Lakers won in the first 30 seconds

Editor's note: Rick Fox offers a unique view of the latest NBA Finals showdown between the Los Angeles Lakers and Boston Celtics, having worn the uniforms of both teams. He was a Celtic from 1991 to '97 and a Laker from 1998 to 2004, winning three championships in purple and gold.

This game was not decided in the fourth quarter or the first half or even the first quarter.

It was decided in the first 30 seconds, when Ron Artest and Paul Pierce clashed and were each hit with a technical.

Right then and there, Artest reminded me and his Lakers teammates what they were lacking when they lost to Boston in the 2008 NBA Finals.

The Celtics were the bullies back then, but they were the ones who got popped in the mouth Thursday night. And when that happens to a bully, he is not so much the bully anymore.

Along with Artest, who respected both ends of the court, Pau Gasol and Andrew Bynum brought a high degree of physicality to the court.

Pau was criticized for failing to do so in 2008, but he didn't shy away from anyone Thursday night.

I've been watching Kevin Garnett intimidate people in the league for years. It's always interesting to watch someone like that, who is used to being the intimidator, when he discovers opposing players are reacting differently, are fighting back.

When the Celtics saw those tactics weren't going to work, they suddenly realized they were going to have play. So what was the game plan?

They didn't have an effective one. I'm not going to say Boston looked like an old team, but they certainly didn't look like the team that got this far in the playoffs.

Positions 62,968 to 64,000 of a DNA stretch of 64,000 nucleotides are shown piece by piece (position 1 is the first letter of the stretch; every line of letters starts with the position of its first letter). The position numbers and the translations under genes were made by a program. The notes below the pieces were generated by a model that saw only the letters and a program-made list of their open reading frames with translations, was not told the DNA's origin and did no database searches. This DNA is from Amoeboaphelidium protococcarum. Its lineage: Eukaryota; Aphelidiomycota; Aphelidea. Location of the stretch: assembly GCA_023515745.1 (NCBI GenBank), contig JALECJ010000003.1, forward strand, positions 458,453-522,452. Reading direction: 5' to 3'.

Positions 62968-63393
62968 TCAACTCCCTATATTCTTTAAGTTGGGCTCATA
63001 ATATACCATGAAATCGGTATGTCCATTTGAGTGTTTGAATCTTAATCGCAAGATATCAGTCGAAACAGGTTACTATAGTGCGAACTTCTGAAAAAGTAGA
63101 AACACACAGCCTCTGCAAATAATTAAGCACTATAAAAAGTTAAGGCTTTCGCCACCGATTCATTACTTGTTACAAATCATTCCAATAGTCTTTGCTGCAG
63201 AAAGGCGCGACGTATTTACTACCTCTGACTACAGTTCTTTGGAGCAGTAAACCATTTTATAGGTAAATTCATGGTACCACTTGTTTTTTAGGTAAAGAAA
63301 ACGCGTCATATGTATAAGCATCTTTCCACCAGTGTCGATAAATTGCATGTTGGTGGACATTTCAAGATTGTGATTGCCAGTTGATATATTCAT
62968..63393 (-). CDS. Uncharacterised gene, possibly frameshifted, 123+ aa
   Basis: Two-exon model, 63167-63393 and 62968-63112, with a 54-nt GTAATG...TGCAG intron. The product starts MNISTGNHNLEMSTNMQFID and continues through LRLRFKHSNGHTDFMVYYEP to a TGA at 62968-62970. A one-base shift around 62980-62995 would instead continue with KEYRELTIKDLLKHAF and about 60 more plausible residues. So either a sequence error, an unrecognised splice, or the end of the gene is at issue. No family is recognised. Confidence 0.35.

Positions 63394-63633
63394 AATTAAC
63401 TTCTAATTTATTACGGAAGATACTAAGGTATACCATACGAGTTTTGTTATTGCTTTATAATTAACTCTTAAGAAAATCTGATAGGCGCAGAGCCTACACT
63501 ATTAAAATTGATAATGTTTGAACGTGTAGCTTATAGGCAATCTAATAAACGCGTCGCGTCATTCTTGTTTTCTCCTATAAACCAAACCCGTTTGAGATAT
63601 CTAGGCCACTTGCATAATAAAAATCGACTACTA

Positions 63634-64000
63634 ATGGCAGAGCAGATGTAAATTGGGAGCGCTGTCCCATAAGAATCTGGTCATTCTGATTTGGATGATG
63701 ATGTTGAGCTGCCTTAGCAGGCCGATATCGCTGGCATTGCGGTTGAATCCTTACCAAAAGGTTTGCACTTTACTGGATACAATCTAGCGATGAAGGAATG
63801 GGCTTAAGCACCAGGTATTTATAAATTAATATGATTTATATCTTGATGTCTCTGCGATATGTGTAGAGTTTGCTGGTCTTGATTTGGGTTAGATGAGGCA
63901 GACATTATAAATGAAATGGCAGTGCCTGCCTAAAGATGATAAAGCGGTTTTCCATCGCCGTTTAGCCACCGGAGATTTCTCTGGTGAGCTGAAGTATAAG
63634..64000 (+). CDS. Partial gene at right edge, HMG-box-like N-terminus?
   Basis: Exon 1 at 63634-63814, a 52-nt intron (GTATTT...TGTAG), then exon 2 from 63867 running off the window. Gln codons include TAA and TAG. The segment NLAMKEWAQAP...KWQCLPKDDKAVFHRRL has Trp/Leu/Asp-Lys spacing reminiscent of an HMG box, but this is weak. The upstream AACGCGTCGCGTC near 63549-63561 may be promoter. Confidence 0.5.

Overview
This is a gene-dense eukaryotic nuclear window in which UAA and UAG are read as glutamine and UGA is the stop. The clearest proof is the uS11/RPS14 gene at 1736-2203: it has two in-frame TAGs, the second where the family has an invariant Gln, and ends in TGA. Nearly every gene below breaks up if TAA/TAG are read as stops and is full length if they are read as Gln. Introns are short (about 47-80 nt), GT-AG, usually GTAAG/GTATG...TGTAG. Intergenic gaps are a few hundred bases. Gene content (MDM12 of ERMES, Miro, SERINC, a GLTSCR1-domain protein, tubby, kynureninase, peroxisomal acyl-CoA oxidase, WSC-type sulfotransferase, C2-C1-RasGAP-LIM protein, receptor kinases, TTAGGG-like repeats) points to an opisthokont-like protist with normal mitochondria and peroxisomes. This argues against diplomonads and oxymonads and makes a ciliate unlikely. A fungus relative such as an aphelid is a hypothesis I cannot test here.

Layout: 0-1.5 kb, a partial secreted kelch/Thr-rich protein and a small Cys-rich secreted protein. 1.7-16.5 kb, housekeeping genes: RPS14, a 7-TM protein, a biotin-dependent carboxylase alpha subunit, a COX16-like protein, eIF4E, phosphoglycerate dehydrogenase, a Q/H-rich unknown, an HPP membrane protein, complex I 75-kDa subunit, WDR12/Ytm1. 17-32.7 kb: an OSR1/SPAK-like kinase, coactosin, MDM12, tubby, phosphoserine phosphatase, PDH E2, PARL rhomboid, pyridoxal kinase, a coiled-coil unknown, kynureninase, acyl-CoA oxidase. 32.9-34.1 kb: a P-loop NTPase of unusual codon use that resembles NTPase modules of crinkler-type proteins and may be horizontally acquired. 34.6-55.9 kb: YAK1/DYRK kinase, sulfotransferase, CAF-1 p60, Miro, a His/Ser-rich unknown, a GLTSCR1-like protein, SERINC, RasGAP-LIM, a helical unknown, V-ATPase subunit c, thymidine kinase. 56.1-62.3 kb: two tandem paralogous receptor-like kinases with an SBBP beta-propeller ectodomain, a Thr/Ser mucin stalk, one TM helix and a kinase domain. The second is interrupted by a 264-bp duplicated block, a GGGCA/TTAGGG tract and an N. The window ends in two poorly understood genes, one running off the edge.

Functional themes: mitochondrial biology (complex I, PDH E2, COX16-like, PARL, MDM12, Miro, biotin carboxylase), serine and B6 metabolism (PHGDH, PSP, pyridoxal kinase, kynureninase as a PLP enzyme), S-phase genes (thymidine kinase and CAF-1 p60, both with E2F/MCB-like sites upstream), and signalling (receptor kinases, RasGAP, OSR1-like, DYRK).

As for the Lakers, they looked like they were emerging from their locker room in Boston for Game 7 of the 2008 Finals. It was as if they were still carrying the pain they felt in Boston's title-clinching Game 6, still remembering the celebration that went on around them, still ready to pick up where they had left off. There was no forgetting that game for the Lakers, and the memories seemed fresh.

The Lakers are the defending champions, but they weren't acting like that. They seemed to approach this as if their title in 2009 never happened, as if they were the underdogs with something to prove.

The Celtics, on the other hand, came out Thursday night as if they were too cool for school. I didn't see any urgency.

They'd better have it in Game 2, although it might already be too late. I believed before the tipoff that the team that won Game 1 was going to win the series. And nothing I saw Thursday night changed my mind.

Perhaps the most important moment for the Lakers occurred well before Thursday's opening tipoff. It was when two and a half ounces of fluid was drained from Bynum's injured knee.

As a result, he was able to be a force in the paint. He played 28 minutes, scored 10 points and had six rebounds. But just as important was his mere presence, because it freed up Pau.

Kobe was Kobe, Artest was huge, Pau's contributions could be measured by the ton and Bynum contributed more than could have been hoped for.

All that translated into three key elements in this victory: The Lakers' dominance in the paint, their defense and their bench.

And it all started in that first 30 seconds.